As President Xi said further in his remarks, “No force can ever shake the status of China or stop the Chinese people and nation from marching forward.”
I cried inside as I recalled our centennial celebrations of the 1896 revolution and 1898 declaration of independence. People were just happy it was a holiday. There was little coming together in the magnitude of what I witnessed on Oct. 1.
The tragedy that is Hong Kong
It’s saddening that the joy overturning 70 as a nation was marred by the tragedy in Hong Kong, which the Chinese government has been trying to avert when the trouble erupted four months ago. Hong Kong policemen had so far dealt with the protests with patience and restraint, on orders from above who have learned from the 1989 Tiananmen Square fiasco.
Until Oct. 1, one soldier, in self defense, fired live bullets into the crowd, critically wounding one youngster.
The policemen were apparently frustrated. They were limited to rubber bullets, tear gas and water cannons to disperse the crowd even as the extremely few masked violent mobsters were throwing gasoline bombs, corrosive fluid, stones and metal pipes at them.
As the Beijing festivities showed, however, China won’t compromise – its status, its territory, its authority – knowing that its billion people are behind it. However, a dialogue with the legitimate Hong Kong protesters is in order and is never too late. There were many derailed attempts and failed dialogues due to the intransigence of the contending factions. But the euphoria of the just-finished festivities may soften the hard positions.
By “legitimate Hong Kong protesters,” I refer to those who have legitimate demands for some form of autonomy, especially in the transparency, openness and greater inclusivity in the management of the territory. The multitude of rallyists joined not for the money or propaganda but because they sincerely yearn for reforms.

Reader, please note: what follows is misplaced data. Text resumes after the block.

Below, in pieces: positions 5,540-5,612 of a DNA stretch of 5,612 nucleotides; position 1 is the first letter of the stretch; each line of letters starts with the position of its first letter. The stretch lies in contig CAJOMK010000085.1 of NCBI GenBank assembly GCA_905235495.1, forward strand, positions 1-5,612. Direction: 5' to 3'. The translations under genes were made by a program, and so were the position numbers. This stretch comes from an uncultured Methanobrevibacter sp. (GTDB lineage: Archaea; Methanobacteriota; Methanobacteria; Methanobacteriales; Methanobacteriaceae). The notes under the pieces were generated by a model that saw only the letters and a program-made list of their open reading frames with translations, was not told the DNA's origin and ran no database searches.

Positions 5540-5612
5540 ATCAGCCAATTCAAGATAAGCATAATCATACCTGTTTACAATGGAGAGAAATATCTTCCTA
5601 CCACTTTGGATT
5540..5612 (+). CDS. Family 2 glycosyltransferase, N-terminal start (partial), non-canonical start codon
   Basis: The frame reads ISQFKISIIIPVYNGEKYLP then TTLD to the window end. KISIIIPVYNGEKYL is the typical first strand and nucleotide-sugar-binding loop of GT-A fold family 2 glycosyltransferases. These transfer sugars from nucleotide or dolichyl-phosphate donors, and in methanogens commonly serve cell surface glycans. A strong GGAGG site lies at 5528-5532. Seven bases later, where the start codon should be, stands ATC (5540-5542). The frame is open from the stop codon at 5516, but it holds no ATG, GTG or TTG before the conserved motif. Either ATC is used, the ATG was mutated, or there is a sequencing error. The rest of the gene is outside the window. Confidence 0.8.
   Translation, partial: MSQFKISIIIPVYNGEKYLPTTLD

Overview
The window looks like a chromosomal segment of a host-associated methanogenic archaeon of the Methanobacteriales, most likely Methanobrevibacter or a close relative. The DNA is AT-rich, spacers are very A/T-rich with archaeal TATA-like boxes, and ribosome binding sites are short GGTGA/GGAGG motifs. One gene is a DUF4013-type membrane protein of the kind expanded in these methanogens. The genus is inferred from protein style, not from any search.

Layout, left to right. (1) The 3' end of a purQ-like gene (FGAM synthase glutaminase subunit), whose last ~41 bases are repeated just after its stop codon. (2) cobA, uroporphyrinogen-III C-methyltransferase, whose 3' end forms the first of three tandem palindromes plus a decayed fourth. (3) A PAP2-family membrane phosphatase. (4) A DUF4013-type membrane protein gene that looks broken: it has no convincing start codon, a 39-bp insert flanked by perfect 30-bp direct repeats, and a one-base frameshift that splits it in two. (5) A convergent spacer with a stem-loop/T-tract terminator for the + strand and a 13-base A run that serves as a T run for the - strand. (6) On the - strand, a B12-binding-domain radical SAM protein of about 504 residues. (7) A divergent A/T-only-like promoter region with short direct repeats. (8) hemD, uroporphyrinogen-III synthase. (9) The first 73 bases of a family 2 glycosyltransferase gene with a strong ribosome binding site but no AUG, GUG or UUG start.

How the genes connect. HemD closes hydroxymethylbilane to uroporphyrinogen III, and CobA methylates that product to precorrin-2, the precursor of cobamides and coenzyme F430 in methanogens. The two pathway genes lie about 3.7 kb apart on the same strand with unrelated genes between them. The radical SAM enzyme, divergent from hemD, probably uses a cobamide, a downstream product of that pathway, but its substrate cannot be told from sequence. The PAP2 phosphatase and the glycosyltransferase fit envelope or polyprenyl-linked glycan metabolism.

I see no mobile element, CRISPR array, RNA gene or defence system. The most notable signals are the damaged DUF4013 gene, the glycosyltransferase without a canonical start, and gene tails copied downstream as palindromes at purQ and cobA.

Their spontaneous presence shows they want their voices and grievances heard. But the handful of terrorists and violent mobsters, by sowing chaos and violence, have hogged the limelight and threaten to ruin the chance of the majority to be heard.
There are disturbing police intelligence reports that some accepted money to join the rallies. They were said to have been mobilized by a number of self-serving big taipans who had escaped prosecution from China for economic sabotage and illegal deals and scams.
These taipans made it rich in Hong Kong and continue their illegal activities; hence, it is in their interest to whip up a frenzy against the extradition treaty by manipulating the innocent youth to project their position.
What is sad is that like many Filipinos, majority of the Hong Kongers prefer to be bystanders, just letting the incidents play out and refusing to even condemn the violence now destroying Hong Kong. Their media, meanwhile, highlight the troubles and chaos at the expense of the real issues buried in the rhetoric.
Unless the protesters watch out, they may lose even much more than what they have now. Many businesses have shuttered. Hotel occupancy is at an all-time low.
The protesters should realize by now that Hong Kong needs China more than the other way around.
The shooting of the youngster may be the tipping point that will bring the various factions together to work a way out of the impasse.